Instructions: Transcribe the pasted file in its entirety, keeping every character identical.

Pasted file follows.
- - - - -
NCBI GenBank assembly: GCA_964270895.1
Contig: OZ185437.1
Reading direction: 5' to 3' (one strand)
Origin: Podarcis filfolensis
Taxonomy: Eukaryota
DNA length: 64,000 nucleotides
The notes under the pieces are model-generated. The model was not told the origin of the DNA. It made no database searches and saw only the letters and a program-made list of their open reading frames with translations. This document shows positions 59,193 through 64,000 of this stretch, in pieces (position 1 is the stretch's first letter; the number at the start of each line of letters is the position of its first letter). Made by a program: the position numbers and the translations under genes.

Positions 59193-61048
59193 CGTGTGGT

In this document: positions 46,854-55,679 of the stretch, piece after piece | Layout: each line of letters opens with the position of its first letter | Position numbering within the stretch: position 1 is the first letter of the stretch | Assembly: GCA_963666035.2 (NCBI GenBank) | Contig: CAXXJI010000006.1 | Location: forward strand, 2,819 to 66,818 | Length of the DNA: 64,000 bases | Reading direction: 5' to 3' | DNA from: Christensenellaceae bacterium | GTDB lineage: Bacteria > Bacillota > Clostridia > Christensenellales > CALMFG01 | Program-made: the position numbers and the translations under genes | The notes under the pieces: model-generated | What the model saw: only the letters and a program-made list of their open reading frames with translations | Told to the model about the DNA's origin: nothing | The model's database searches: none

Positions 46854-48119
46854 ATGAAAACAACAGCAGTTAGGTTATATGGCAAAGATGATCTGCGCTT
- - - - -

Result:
NCBI GenBank assembly: GCA_964270895.1
Contig: OZ185437.1
Reading direction: 5' to 3' (one strand)
Origin: Podarcis filfolensis
Taxonomy: Eukaryota
DNA length: 64,000 nucleotides
The notes under the pieces are model-generated. The model was not told the origin of the DNA. It made no database searches and saw only the letters and a program-made list of their open reading frames with translations. This document shows positions 59,193 through 64,000 of this stretch, in pieces (position 1 is the stretch's first letter; the number at the start of each line of letters is the position of its first letter). Made by a program: the position numbers and the translations under genes.

Positions 59193-61048
59193 CGTGTGGT

In this document: positions 46,854-55,679 of the stretch, piece after piece | Layout: each line of letters opens with the position of its first letter | Position numbering within the stretch: position 1 is the first letter of the stretch | Assembly: GCA_963666035.2 (NCBI GenBank) | Contig: CAXXJI010000006.1 | Location: forward strand, 2,819 to 66,818 | Length of the DNA: 64,000 bases | Reading direction: 5' to 3' | DNA from: Christensenellaceae bacterium | GTDB lineage: Bacteria > Bacillota > Clostridia > Christensenellales > CALMFG01 | Program-made: the position numbers and the translations under genes | The notes under the pieces: model-generated | What the model saw: only the letters and a program-made list of their open reading frames with translations | Told to the model about the DNA's origin: nothing | The model's database searches: none

Positions 46854-48119
46854 ATGAAAACAACAGCAGTTAGGTTATATGGCAAAGATGATCTGCGCTT